Kym Martindale enjoys a poetry collection of exquisite irony and pathos on death, air guitar and other life-changing matters
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Scars (Juan José Saer, Translation, Steve Dolph) (Issue: 98)

This is a book that demands to be re-read. And because it is – for the most part – a brilliant piece of writing, I’ll probably acquiesce.
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Loudness (Judy Brown) (Issue: 98)

This poetry collection, shortlisted for the Forward Prize Best First Collection, 2011, and the Fenton Aldeburgh First Collection Prize, 2012, is set amid grey concrete, city streets and close rooms, where human contact is often ‘wedged into narrow space
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You, Me and the Birds (Alan Kellerman) (Issue: 98)

There is excellence in You, Me and the Birds, plenty of it, and some truly gorgeous moments.
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Camelion (Richard Poole) (Issue: 98)

Gods, vampires and animals all make an appearance in this ambitious amalgam of verse.
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Beasts of the Southern Wild, Film Review (Issue: 98)

This Academy Award- nominated film tells the story of Hushpuppy, a five-year old girl growing up on a small island known as The Bathtub, which is under constant threat of flooding and where the people are happy despite being poor.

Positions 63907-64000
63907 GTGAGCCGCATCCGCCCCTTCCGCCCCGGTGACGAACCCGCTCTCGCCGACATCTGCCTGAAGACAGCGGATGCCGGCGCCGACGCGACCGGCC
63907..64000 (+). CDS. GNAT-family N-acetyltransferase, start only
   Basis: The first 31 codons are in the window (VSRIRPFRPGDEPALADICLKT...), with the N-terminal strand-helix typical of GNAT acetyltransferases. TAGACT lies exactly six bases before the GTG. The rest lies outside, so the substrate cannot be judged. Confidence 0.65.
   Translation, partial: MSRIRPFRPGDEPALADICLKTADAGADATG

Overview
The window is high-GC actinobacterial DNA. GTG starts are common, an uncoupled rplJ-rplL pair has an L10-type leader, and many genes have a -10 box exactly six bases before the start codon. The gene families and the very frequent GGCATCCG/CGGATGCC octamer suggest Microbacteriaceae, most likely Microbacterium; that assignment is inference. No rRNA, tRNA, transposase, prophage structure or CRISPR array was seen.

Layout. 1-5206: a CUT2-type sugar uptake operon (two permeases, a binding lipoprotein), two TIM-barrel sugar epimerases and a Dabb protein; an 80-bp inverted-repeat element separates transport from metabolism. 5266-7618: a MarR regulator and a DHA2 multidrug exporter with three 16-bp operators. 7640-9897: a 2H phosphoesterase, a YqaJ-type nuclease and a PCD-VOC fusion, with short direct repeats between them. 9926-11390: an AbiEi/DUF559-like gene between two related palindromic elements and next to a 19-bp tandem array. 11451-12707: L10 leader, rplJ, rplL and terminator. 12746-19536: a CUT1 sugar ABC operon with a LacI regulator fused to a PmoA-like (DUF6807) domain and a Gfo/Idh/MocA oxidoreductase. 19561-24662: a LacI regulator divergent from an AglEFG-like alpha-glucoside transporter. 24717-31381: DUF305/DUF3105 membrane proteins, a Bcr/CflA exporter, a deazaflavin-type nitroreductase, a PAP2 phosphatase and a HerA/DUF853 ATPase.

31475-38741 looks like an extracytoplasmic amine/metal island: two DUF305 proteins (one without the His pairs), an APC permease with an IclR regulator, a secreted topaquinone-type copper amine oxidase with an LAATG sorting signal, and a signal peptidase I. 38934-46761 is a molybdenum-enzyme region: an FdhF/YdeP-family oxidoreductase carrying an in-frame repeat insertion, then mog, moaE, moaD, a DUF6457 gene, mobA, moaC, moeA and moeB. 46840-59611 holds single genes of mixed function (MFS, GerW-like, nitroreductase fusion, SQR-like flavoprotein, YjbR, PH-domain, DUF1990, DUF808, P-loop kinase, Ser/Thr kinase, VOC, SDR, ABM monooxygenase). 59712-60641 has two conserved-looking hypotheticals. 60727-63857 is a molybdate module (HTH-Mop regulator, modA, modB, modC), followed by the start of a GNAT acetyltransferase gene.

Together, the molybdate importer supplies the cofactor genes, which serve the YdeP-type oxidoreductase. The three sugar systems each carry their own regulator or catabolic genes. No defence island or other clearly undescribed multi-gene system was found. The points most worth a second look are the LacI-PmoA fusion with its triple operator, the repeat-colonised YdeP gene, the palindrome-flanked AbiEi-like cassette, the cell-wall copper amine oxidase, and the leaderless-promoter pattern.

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Bistro (Kate North) (Issue: 98)

Bistro, Kate North’s debut collection of poetry, invites the reader to embark on a unique journey through her world.
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The Mind-Body Problem (Katha Pollitt ) (Issue: 98)

Reading this collection left reviewer Pippa Marland with the lingering feeling of having been on a journey from which she emerged subtly changed – sadder, wiser, but somehow ‘lit within’.
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Ras Olaf Harri Selwyn (Tony Bianchi ) (Issue: 98)

Ffion Lindsay reviews prizewinning author Tony Bianchi's fourth Welsh-language title about pensioners, running and the Mau Mau war.
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Knock ’em Cold, Kid (Elaine Morgan) (Issue: 97)

Elaine Morgan’s remarkable success in overcoming barriers of class, national and gender discrimination, and her willingness to polemicise on behalf of the Aquatic Ape Theory, suggest a degree of travail and a steely side to her character that this her a